January Issue 2005
Breaking the Barriers
By Shujaat Bukhari | News & Politics | Published 18 years ago
The long wait to see the other side of the Line of Control (LOC) is finally over. The history of Kashmir is ridden with stereotypes on both sides of the divide. If in Pakistani-administered Kashmir, the theory that “India does not even allow Kashmiris to offer namaz in the mosques” is a driving force for many youth to become jihadis, in Indian-administered Kashmir the “underdevelopment and backwardness of Muzaffarabad” is a source of derision. But the ground reality couldn’t be further away from these stories which have fuelled tension over the years.
A visit of journalists from India to the so far prohibited areas of Pakistani- administered Kashmir in October 2004 was a real eye opener. Right from Mirpur to Gilgit, there are strong undercurrents for a state independent of India and Pakistan. “Azadi” is the popular slogan, notwithstanding a sizeable pro-Pakistan constituency. What is more surprising is that these “pro-Independence voices” were heard during our visit. At Kohala bridge, where the state of Jammu and Kashmir begins, a small but very enthusiastic group of Jammu and Kashmir Liberation Front (Yasin Malik), activists chanted slogans in favour of “azadi” and welcomed “their brethren from Indian Kashmir.”
“We were not allowed to have a meeting with you but we broke the barriers to be the first to meet you”, said Saleem Haroon, a JKLF leader. “We had directions from Yasin Sahib to welcome you all,” said his colleague, Sirajudin.
Azad Jammu and Kashmir (AJK) is known to be a difficult place for an outsider, especially one from Indian Kashmir, but our stay was relatively comfortable. However, we were told that we were being shadowed by sleuths from the Inter-Services Intelligence (ISI) and our phones might have been tapped. Moving out of the group was certainly not easy and those of us who managed it may have been under surveillance.
For me Muzaffarabad is part of Uri in Baramulla district or Keran in Kupwara district. With its Kashmiri-speaking population at less than two per cent, it is culturally distant from Kashmir. Mirpur is close to Jammu and our colleagues from Jammu intermingled with people in Mirpur and Muzaffarabad with ease.
AJK Prime Minister Sardar Sikander Hayat Khan said that his state was witnessing rapid development, and “it is wrong to compare Muzaffarabad with Srinagar. Muzaffarabad used to be a place during Dogra rule where officials were transferred on punishment,” he says.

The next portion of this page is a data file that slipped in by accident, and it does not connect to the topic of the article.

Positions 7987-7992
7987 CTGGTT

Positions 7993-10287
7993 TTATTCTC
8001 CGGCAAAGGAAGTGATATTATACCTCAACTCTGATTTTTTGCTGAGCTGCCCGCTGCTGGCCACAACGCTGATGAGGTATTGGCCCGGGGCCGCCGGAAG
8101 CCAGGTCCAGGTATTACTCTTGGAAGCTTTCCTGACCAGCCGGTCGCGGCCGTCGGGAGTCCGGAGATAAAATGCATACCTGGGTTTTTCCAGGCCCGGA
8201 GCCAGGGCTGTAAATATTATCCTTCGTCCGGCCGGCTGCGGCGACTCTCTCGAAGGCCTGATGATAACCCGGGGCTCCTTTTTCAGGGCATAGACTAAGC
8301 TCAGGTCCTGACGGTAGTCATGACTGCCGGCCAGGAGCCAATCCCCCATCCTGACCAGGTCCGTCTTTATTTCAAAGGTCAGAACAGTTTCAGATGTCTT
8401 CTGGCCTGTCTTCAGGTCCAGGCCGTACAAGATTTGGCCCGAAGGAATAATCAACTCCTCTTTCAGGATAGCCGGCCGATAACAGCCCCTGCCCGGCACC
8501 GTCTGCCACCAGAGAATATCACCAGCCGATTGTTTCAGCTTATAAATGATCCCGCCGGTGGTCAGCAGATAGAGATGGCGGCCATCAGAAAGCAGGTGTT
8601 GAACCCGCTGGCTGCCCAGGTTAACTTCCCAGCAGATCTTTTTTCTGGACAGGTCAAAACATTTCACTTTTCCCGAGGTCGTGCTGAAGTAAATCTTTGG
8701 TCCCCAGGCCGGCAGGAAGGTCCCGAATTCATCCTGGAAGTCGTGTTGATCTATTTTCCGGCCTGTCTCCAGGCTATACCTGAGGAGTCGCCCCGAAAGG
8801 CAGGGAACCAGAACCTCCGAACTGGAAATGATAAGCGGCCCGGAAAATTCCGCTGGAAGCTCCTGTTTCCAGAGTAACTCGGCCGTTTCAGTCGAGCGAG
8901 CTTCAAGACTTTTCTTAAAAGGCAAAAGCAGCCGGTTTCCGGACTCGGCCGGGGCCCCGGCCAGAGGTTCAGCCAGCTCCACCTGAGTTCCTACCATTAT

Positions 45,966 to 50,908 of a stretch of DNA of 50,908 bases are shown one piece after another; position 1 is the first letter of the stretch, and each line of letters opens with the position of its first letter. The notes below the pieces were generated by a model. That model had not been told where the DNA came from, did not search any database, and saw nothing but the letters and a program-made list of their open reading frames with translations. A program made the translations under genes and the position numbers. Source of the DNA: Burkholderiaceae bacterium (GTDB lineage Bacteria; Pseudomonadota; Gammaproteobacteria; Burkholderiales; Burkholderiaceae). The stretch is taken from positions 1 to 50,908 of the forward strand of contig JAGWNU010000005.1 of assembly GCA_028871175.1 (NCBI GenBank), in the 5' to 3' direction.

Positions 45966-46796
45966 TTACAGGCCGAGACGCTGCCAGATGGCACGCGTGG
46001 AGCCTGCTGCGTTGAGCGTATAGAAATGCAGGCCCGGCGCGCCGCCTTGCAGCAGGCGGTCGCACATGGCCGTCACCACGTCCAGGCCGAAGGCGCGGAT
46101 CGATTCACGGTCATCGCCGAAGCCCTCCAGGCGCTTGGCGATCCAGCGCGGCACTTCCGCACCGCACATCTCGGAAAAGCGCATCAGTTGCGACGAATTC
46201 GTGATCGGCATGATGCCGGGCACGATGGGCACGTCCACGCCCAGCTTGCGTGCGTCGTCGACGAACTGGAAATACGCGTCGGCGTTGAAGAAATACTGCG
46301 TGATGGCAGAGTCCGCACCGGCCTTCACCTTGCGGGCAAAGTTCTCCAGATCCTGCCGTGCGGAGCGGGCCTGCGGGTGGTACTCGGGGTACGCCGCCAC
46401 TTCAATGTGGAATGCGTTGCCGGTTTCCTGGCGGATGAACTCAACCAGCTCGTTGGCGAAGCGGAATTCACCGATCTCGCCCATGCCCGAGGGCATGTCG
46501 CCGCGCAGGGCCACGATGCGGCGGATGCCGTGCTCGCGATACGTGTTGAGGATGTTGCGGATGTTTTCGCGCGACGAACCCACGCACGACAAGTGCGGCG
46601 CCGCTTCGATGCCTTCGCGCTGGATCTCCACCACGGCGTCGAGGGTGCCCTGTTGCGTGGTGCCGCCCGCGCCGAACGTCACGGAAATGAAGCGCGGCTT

Boasting about the changed face of AJK, he says, “We have travelled a long way on the road to development. We have everything from tarred roads to uninterrupted power supply.” The budget is 14000 crore rupees, with a deficit of 200 crores met by the Pakistani government. He also denies the much talked about interference from the Murree-based headquarters of the Pakistani Army in the affairs of AJK, saying, “Except for defence and foreign affairs, they (Islamabad) have no role to play in our affairs.”
The delegation had a consensus on one point: the journey to AJK was historical. For the first time, a delegation of journalists from India, including Jammu and Kashmir, had been formally given access to AJK and the Northern Areas. Mirpur was the first destination. As most of its residents live abroad, it is a prosperous town which earns billions of pounds each year in foreign exchange. The quest for “total freedom” here is palpable. “Why do you talk only about a Srinagar-Muzaffarabad road, why not a Jammu-Sialkot road as well,” asked an elderly resident, deeply hurt by the division. “Half of my family is in Poonch, who will bring us together?”
People here acknowledge Pakistan’s role in helping Kashmir struggle for self- determination, but the majority believe that an independent Kashmir is the only solution. Mohammad Saeed Assad, a prolific writer, says “we consider both India and Pakistan illegal occupants. We are treated as third-grade citizens, but Pakistan does not shoot bullets at us like India does on the other side of Kashmir.”
Nazir Anjum, a professor, said that Kashmiris on all sides have no leadership. He says the Hurriyat Conference “represents the Kashmiri-speaking population of the Valley, not Jammu, Ladakh, Rajouri, Poonch or Doda.” Mohammad Shareef Tariq, a prominent lawyer in Mirpur, said that the development of leadership is very important and should precede any solution.
An all-party meet on both sides to decide about the leadership and ask both India and Pakistan to hold negotiations was the refrain of our long meetings with political personalities from JKLF’s Amanullah Khan to former AJK Premier Sardar Qayyum Khan and AJK Jamaat-e-Islami chief, Sardar Ejaz Afzal Khan.